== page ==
If it’s true that we non-smokers can’t appreciably extend our lives, then everything we do to cling to the foot of life as it stomps on our faces rather has a rearranging-the-deck-chairs feel to it. This makes the finite time we have even more vital to get right. This is where ALARMclock starts sounding more appealing. They’re building the capability to customize the information displayed via an online dashboard. If you’re passionate about the environment, you can have the clock display global emission levels. If your company’s stock price is your sole reason for existence, set that up. Are you an athlete who only cares about winning? Have your team’s record or your personal statistics greet you every morning. “It’s whatever gets you going in the morning or that you worry about the most,” Al said. You could, of course, even turn the life expectancy display off.

As I was speaking to Al and his team, the whole project was coming into perspective. There are things that matter to each of us, and time can sometimes seem limitless when enjoying not-so-simple pleasures like a beer that refills from the bottom-up or, I suppose, the joys of family. We don’t always remember that we have a fixed amount of time for all this. For whatever the inclusive set of {life} may be for you, usually by the time we do figure this cosmic reality out, like the brilliant species we are, our kids are already out of the house (with any luck) and/or retirement is around the corner (with a little more luck), and there’s so little time left for anything else. What you hoped to accomplish starts sounding dangerously close to a Miss America speech.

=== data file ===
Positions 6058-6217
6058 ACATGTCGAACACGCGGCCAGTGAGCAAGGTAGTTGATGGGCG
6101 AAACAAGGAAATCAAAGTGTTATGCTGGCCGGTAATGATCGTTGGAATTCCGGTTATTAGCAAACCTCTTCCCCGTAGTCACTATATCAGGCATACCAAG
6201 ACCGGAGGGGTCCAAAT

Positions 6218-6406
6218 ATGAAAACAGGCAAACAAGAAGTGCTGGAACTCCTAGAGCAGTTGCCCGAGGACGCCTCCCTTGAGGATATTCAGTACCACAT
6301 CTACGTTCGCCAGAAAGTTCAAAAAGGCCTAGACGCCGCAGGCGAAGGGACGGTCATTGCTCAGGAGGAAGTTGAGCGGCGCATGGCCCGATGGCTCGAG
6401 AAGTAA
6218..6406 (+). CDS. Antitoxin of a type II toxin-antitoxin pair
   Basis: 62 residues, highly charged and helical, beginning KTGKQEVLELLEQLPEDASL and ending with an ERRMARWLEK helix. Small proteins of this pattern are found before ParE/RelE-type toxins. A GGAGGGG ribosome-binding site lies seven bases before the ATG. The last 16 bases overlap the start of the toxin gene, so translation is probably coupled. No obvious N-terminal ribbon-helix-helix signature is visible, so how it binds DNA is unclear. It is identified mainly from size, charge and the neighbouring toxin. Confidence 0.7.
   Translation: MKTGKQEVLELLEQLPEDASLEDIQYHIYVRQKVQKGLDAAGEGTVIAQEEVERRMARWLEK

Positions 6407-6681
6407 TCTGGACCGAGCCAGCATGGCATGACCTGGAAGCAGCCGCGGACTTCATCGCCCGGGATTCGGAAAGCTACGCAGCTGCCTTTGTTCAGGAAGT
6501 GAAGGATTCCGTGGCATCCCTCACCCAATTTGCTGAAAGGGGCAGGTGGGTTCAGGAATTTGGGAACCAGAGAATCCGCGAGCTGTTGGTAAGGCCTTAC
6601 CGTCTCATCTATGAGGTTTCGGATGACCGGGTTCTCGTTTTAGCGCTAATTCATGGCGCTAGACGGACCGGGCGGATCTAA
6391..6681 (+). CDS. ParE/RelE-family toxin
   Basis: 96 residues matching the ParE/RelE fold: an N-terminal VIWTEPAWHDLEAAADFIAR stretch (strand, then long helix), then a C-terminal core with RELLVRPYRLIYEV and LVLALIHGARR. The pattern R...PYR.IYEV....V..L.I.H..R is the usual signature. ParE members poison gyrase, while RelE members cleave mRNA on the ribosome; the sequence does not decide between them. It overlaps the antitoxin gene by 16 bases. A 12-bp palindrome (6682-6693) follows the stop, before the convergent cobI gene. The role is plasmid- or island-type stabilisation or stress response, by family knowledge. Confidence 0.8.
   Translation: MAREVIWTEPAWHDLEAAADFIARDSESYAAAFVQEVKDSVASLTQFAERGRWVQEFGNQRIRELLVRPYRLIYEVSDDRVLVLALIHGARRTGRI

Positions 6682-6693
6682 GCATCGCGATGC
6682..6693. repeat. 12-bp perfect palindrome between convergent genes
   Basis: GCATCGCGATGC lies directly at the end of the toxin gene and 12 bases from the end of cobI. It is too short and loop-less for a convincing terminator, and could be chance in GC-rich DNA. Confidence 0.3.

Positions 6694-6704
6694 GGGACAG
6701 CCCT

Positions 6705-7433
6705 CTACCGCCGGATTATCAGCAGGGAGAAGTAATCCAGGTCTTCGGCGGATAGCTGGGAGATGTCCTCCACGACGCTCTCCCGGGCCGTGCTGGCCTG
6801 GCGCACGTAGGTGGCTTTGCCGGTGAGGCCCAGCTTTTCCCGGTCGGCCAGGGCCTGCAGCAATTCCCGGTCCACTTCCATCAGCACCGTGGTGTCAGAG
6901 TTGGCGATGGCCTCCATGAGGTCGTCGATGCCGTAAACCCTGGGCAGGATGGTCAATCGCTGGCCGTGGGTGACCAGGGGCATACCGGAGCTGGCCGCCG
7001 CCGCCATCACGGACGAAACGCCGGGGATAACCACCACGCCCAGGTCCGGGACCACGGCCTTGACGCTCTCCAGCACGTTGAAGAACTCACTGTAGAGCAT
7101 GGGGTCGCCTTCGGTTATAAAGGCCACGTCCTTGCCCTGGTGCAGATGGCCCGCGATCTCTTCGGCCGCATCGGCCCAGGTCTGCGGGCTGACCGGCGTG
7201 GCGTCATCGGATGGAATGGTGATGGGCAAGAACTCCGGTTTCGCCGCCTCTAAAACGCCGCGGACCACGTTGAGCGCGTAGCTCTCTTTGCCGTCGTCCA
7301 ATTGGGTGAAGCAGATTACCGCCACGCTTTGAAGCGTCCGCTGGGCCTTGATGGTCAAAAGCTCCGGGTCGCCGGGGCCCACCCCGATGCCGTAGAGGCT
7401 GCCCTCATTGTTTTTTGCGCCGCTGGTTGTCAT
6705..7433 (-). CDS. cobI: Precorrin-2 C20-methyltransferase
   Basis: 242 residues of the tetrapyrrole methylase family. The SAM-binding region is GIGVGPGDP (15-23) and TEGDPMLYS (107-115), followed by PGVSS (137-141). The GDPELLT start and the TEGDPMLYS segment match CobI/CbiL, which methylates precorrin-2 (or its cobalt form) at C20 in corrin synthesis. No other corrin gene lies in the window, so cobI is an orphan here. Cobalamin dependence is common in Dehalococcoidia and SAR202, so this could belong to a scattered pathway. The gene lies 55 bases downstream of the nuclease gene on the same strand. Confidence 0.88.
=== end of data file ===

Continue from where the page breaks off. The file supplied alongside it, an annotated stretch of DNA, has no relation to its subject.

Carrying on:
It’s all so grotesquely noble, accomplishing things. Simply prospering so we aren’t forced to consume our own young for sustenance seems like a noble enough goal to me. Given that’s not the world we live in anymore, perhaps we wouldn’t spend so much time forwarding listicles we found amusing—or getting into Twitter debates regarding the merits/rankings of said listicles—if we remembered that one day quite soon we’ll all be dead and no one will give a shit about listicles. Maybe this is something we should be reminded of every morning after all, and a simple Post-It note won’t do. Those are too easy to throw away.

I have 1,875,139,200 seconds left. Or, should I say, I had 1,875,139,200 seconds left.

Aaron Gordon is a contributing writer at Sports On Earth. He has also written for The Classical, BuzzFeed and Pacific Standard. Although he currently lives in Washington, D.C., his heart will always be with the Hartford Whalers. He also tweets a lot @A_W_Gordon.